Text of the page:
Anxious Self–Statements Questionnaire (ASSQ): The ASSQ is a 32–item self–report inventory measuring the frequency of anxietyrelated, cognitive self–statements experienced by the respondent [21]. Respondents indicate a score choosing from 1(“Not at all”) to 5 (“All the time”) to rate the frequencies of anxious self–statements that occurred to them over the past week. The Asian version of the ASSQ (ASSQ–A) was used in this study, which has been shown to possess good internal consistency with Cronbach’s alpha coefficient of .91 [22].

Depression Anxiety and Stress Scales (DASS–21): The DASS– 21 is a 21–item self–report inventory measuring negative emotional states of depression, anxiety and stress [23]. Very good reliability estimates were found in psychiatric and non–clinical samples and good construct, convergent, and discriminant validities have also been demonstrated [24–26]. The DASS–21 is valid and reliable in Asian samples [27].


Preliminary Data Analyses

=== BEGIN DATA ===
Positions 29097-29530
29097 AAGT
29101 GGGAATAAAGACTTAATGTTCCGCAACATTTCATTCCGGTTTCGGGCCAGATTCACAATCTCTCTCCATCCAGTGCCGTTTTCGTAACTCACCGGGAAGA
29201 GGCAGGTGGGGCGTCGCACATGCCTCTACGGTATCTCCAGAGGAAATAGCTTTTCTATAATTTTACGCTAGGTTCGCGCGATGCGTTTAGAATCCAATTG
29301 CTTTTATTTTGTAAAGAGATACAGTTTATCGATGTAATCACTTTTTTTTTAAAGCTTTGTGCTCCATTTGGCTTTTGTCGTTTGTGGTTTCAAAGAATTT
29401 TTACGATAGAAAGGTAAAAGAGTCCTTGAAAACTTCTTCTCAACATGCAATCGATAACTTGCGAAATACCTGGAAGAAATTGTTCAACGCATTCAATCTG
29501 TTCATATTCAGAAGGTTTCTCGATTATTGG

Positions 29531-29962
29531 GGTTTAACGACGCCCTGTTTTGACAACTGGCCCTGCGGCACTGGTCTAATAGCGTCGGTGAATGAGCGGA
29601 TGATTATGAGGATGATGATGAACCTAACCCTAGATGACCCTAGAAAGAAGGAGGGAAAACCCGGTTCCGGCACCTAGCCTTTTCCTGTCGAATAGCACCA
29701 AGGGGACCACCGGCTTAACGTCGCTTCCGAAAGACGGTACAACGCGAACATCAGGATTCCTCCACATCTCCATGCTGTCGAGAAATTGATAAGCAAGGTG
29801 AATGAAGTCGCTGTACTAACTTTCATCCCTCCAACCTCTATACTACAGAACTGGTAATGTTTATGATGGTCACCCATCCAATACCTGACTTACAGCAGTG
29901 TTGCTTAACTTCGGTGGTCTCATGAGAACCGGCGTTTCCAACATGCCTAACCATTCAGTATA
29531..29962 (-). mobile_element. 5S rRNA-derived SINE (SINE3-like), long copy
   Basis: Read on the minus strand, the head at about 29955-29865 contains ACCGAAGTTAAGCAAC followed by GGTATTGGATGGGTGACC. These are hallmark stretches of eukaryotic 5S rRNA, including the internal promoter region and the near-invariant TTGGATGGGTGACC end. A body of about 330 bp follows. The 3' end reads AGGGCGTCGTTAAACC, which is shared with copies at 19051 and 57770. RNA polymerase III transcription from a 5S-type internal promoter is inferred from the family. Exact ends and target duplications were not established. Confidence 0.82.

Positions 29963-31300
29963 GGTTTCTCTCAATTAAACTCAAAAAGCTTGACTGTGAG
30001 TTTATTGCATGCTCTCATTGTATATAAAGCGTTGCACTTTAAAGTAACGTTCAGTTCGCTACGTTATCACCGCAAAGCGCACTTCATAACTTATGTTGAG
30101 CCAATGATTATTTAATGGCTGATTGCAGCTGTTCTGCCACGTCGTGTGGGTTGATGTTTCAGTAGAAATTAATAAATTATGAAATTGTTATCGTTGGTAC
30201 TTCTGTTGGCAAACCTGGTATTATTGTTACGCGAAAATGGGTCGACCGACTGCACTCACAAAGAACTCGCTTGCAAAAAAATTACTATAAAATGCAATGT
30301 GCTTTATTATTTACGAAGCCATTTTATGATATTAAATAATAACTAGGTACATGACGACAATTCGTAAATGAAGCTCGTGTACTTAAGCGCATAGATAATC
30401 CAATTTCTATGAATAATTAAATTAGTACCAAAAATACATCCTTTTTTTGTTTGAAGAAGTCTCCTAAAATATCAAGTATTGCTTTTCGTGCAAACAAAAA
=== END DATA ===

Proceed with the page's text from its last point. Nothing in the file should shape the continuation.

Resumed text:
Preliminary data screening was conducted with Statistical Package for the Social Sciences (SPSS) 15.0. Missing data (< 5%) were randomly scattered throughout the data set and was treated using the Expectation Maximization (EM) algorithm. Positive skewness was noted for the DASS total score, and the ASSQ total score. This was not unexpected given the use of non–clinical subjects. Transformation of the variables did not alter the interpretation of results significantly. Therefore, results of analyses with untransformed data were interpreted. An investigation of Mahalanobis’ distances revealed 15 multivariate outliers, which were removed for further analysis. Multicollinearity was not evinced in the data. Examination of the residuals scatter plot and the normal probability plot indicated normality, linearity, and homoscedasticity of the residuals.